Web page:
Jim Leyland knew as far back as June that this was going to be his last season managing the Detroit Tigers.
He made up his mind by September, when he told President/General Manager Dave Dombrowski his decision.
He told his players after the season ended Saturday night in Fenway Park and made it official on Monday morning at Comerica Park in a news conference.
Leyland is stepping down after eight seasons as manager to take another, as-yet-undetermined position with the organization.
“When it’s time, it’s time ... and it’s time,” Leyland said during a news conference with Dombrowski at his side.
Pitching coach Jeff Jones was in attendance, along with players Don Kelly and Torii Hunter.
In eight seasons as manager, Leyland helped the Tigers win three consecutive division titles and two American League pennants. The Tigers also made four appearances in the American League Championship Series.
He guided the Tigers to the World Series in 2006 and again in 2012.
“What’s gone on here has been unbelievable,” Leyland said. “We’ve won a lot of games. We’ve had a lot of seats filled. We’ve had a lot of no-hitters, MVPs, Cy Youngs, This doesn’t happen, so enjoy it.”
Leyland’s announcement to step down came two days after the Tigers were eliminated from the ALCS by the Boston Red Sox in six games.
Leyland, who has worked under one-year contracts the past few seasons, said he had contemplated this being his final season since June. He asked to meet for coffee with Dombrowski in Kansas City on Sept. 7 to tell him.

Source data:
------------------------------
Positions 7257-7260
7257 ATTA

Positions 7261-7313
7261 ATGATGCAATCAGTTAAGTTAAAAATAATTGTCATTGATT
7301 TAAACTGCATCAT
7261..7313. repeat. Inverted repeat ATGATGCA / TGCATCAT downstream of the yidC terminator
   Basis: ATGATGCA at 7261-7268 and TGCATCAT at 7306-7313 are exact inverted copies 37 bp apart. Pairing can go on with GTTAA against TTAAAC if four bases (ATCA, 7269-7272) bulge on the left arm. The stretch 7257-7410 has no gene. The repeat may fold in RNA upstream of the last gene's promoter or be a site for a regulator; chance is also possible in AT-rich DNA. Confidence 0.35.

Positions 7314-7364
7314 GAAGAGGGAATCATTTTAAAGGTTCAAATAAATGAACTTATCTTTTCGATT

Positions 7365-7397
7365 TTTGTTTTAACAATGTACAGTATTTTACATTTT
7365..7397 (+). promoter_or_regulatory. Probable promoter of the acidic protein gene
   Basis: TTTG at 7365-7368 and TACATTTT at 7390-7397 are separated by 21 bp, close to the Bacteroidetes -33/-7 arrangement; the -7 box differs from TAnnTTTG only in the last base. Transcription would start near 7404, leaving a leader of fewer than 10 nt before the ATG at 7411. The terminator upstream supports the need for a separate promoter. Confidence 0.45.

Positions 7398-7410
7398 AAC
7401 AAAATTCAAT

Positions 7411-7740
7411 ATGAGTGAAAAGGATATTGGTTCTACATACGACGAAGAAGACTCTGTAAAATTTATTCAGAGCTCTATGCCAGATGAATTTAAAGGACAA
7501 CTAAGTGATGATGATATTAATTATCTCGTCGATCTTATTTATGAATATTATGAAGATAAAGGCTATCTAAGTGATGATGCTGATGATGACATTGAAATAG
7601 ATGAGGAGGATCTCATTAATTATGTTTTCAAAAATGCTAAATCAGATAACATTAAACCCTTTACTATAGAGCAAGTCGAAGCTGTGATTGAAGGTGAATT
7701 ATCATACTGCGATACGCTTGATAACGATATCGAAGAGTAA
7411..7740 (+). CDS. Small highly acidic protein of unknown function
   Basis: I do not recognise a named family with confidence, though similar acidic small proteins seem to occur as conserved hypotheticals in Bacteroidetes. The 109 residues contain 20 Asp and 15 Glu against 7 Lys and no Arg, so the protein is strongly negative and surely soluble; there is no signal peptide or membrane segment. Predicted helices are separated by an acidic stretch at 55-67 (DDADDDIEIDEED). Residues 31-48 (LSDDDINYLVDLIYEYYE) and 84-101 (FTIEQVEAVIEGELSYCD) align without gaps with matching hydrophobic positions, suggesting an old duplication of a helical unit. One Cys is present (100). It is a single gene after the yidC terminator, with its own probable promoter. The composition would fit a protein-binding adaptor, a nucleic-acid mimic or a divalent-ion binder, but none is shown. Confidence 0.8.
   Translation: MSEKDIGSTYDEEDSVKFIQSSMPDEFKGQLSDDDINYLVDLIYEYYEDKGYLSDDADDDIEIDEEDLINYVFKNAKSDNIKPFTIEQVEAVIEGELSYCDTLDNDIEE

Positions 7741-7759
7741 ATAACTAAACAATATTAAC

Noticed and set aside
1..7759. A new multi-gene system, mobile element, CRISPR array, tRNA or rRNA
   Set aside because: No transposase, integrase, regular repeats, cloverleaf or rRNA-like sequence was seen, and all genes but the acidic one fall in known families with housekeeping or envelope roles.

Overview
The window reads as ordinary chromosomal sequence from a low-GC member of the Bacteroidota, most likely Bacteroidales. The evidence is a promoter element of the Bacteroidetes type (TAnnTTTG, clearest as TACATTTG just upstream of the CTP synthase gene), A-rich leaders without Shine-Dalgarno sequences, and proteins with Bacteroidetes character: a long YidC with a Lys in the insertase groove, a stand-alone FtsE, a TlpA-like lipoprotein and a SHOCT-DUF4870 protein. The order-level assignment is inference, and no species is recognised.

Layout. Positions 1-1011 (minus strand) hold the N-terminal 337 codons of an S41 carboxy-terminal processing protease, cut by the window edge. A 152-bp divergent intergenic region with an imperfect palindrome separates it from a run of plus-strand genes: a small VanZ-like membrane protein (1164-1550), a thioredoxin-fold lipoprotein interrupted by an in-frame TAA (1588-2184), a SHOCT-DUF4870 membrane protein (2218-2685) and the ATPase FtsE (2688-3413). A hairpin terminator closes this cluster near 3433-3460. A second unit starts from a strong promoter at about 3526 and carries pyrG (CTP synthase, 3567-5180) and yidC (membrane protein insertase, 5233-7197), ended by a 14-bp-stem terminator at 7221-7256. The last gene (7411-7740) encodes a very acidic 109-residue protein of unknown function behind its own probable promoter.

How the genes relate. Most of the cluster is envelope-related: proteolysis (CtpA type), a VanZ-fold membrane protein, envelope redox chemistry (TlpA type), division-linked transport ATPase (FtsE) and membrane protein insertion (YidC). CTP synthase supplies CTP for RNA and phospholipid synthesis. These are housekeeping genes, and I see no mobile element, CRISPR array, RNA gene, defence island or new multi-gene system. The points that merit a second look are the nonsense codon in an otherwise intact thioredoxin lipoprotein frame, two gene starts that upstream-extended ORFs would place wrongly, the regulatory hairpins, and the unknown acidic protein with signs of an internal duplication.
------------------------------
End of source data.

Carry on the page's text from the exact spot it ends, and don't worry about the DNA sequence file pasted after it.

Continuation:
“The conversation basically went like this,” Leyland said. “I said, ‘Dave, I don’t know what your plans are for next year.’ He said, ‘Well, you’re my manager.’ I said, ‘Well, I’m not going to be the manager.’ ”
Leyland, 68, said he was asked back but said he was “low on fuel” and said the trips were getting rough.
He said he told the players after Saturday’s loss, but didn’t want the decision to become public until after the weekend out of respect to the Red Sox.
Cabrera may need surgery
Tigers slugger Miguel Cabrera might need surgery to repair a tear in his groin that limited him in the playoffs.
Cabrera hit .348 with 44 home runs and 137 RBI this season, but he was bothered for the last couple of months by a number of injuries. He batted .262 with two home runs in 11 postseason games.
Dombrowski said Monday that Cabrera was checked by Dr. William Meyers in Philadelphia before the postseason. Dombrowski said Cabrera only agreed to see Meyers when the team promised the third baseman he wouldn’t be shut down.